Overcast at dawn. The backing-up beeping of distant quarry trucks mingles with the cheeps and chirps of finches in the yard. A Carolina wren’s inquisitive trill. Qui vive? Not who lives but who goes. Who goes there?
Last night listening to Henry Thomas, strange East Texas bluesman with a penny whistle: “I’m going where I never get hoodooed.” Is there really such a place? If someone walks on the site of your future grave, they say, you’ll feel the chill regardless of the miles in between.
The aspen leaves have reached their peak of color, that incandescent red-tinged gold. Yesterday afternoon I sat on my porch watching them make conversation with the wind and realized I didn’t have any better words for it than that. The aspens shimmered – or shimmied – and dive-bombing ladybugs filled the air.
It was the first day of the annual Asian ladybug invasion. This forced to me to become unusually attentive to my person, brushing the beetles from beard, hair or rim of glasses several times a minute. I was agog – as I always am at first – by the tremendous variation in size, color and number of spots exhibited by this one species. They run the gamut from light orange to deep red, and from no spots to more than twenty. Here’s one on my leg that’s twice the diameter of a pencil eraser; that one on the porch railing is barely as big as a drop of blood.
But it seems that the price for such variability – surely an index of the species’ tremendous adaptability – has been a precipitous drop in native ladybug diversity here in the east. Out-competed by the hordes of aliens, which have been temporarily freed from the checks of their native parasites and diseases, our own ladybug species are disappearing. There are (or were) something like 450 species of ladybug beetles native to the U.S. east of the Mississippi. How many will survive?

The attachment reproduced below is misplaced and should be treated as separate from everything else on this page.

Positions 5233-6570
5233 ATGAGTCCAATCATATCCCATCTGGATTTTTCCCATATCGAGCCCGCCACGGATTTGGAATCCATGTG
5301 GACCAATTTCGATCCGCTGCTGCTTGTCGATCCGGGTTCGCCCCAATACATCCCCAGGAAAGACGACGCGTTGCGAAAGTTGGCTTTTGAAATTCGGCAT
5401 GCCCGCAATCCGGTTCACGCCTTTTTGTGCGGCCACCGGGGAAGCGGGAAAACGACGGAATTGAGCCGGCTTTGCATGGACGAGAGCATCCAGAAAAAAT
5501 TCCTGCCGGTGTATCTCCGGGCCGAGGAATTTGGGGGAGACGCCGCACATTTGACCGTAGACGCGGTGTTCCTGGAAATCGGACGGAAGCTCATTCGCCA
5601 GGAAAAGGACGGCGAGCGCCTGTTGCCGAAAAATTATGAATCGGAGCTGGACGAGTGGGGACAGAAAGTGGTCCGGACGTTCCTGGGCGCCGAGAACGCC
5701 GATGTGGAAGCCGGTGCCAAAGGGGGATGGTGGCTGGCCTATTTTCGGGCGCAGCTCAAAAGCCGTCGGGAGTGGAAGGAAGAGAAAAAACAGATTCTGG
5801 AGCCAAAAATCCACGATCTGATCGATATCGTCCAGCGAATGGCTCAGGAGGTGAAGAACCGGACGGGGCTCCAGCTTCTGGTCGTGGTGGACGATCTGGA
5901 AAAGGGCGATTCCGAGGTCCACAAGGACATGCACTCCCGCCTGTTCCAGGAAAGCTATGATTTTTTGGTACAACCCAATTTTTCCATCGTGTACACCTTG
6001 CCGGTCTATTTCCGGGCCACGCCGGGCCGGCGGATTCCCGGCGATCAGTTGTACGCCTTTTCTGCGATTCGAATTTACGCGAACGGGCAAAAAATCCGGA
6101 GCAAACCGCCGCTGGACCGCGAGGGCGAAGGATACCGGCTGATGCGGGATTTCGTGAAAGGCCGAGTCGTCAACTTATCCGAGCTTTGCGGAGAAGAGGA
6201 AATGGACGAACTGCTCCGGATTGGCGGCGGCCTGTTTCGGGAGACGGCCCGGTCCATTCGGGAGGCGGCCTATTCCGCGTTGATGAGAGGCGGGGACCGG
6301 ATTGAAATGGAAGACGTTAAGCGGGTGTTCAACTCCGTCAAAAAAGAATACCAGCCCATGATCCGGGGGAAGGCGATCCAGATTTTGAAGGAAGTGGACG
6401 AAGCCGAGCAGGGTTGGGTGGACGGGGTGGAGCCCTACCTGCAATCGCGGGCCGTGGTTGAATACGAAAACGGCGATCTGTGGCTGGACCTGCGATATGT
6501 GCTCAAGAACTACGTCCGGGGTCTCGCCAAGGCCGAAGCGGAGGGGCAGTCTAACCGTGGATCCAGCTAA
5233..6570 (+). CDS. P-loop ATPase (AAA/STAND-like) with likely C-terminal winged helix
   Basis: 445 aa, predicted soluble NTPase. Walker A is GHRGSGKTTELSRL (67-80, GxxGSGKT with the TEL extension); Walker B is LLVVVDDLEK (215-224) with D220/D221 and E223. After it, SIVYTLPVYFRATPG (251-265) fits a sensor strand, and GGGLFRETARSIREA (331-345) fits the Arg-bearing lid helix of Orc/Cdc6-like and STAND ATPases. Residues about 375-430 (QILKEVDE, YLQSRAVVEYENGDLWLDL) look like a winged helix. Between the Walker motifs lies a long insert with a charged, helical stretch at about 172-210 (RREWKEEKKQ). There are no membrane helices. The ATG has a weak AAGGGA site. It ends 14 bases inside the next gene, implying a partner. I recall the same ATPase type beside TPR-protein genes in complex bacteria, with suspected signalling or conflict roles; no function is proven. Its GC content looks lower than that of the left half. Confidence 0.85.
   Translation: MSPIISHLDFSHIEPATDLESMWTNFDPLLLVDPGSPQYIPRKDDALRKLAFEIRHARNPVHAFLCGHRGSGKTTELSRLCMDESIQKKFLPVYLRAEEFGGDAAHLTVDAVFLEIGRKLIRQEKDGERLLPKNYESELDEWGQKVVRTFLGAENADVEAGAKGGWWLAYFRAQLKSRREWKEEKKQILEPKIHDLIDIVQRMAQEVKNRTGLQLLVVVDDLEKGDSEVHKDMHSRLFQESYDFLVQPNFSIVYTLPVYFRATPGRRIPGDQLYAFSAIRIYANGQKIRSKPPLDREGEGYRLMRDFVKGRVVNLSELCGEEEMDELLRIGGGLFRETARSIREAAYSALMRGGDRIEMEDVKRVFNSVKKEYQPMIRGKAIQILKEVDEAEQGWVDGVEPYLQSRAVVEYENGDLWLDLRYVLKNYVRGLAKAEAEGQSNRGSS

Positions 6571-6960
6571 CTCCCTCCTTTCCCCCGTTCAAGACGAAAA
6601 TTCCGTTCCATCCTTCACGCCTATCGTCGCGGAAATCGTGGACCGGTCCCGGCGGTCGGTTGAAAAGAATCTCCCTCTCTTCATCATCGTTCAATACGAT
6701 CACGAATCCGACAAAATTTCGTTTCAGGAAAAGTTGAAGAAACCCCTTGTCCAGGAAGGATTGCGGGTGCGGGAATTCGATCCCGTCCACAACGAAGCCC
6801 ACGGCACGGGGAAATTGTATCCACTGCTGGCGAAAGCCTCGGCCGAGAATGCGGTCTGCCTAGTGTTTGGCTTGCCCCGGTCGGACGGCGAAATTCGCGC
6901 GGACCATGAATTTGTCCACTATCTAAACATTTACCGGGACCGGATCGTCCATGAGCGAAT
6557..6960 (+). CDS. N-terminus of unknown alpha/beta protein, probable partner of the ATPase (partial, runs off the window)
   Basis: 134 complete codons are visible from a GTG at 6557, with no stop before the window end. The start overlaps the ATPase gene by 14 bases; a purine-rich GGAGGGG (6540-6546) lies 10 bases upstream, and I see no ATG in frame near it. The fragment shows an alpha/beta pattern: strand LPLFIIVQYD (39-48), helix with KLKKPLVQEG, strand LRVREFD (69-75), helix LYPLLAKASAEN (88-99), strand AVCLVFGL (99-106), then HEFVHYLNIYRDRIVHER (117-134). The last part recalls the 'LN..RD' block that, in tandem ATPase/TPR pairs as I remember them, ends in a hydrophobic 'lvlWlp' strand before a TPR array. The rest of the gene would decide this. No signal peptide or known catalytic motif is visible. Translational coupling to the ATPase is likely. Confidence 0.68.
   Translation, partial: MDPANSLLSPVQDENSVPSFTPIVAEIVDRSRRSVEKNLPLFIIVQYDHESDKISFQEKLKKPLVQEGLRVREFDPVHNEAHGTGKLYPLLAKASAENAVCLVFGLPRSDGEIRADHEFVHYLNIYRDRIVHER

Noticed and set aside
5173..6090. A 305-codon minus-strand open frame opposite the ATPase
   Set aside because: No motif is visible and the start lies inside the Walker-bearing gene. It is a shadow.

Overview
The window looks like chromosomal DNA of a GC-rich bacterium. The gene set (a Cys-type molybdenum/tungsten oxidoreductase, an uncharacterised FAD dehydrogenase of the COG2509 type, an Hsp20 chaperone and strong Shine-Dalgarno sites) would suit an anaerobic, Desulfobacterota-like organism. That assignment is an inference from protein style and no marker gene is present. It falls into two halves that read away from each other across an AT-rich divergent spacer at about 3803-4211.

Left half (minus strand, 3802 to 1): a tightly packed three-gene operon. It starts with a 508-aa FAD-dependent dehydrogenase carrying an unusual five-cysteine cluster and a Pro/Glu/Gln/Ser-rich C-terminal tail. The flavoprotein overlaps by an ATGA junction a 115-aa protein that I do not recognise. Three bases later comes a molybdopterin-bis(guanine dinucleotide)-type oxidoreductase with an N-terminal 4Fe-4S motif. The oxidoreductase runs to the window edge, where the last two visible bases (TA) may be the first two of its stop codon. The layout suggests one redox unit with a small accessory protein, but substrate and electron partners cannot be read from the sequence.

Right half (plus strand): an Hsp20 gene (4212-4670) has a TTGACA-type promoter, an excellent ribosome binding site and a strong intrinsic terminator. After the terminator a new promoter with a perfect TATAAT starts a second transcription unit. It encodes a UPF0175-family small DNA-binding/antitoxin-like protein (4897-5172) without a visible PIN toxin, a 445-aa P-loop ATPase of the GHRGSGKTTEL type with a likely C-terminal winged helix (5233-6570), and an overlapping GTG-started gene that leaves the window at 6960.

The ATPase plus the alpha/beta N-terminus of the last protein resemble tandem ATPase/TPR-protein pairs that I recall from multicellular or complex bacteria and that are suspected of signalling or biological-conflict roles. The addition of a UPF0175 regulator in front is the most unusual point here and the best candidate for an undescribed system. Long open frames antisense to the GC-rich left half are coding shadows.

I try to recall the last time I saw one of those classic, two-spot ladybugs that used to be so common when I was a kid. Those were the ones we most often sang the morbid little nursery rhyme to: Your house is on fire, your children are gone! They flew away, all right, and they might never come back.
The red maple trees next to the driveway colored up and dropped their leaves in the space of only a few days, all of which were foggy and rainy. This is turning into one of those autumns where the best foliage displays are under one’s feet. I find myself craving the glossy sound of a banjo.
Yesterday I was listening to Public Enemy’s 1991 album Fear of a Black Planet. Like the Bible, their lyrics admit of multiple readings, and seem eerily prophetic. Brain game, intellectual Vietnam . . . Welcome to the terrordome.
When the temperature drops below 57 degrees F., the ladybugs stop flying. Late in the afternoon, a couple field crickets start up – I had just been wondering if I’d hear any more from their tribe this year. The air is heavy: good for carrying odors, bad for sounds. The train whistle blowing the Plummer’s Hollow crossing sounds as if it could be five miles away. The knocking of the rails as the freight cars pass over could be anything, I think – even the mountain’s own, faint pulse.
A pileated woodpecker calls from one of the trees in the yard, that mechanical laughter, a prehistoric sound. I catch a glimpse of his flaming crest as he circles a tall locust, probing for ants.
Gray November looms. This could be one of the last warm afternoons of the year. Feeling at peace with myself and the world, whence this sudden urge to get out the rifle and look for something, anything to shoot?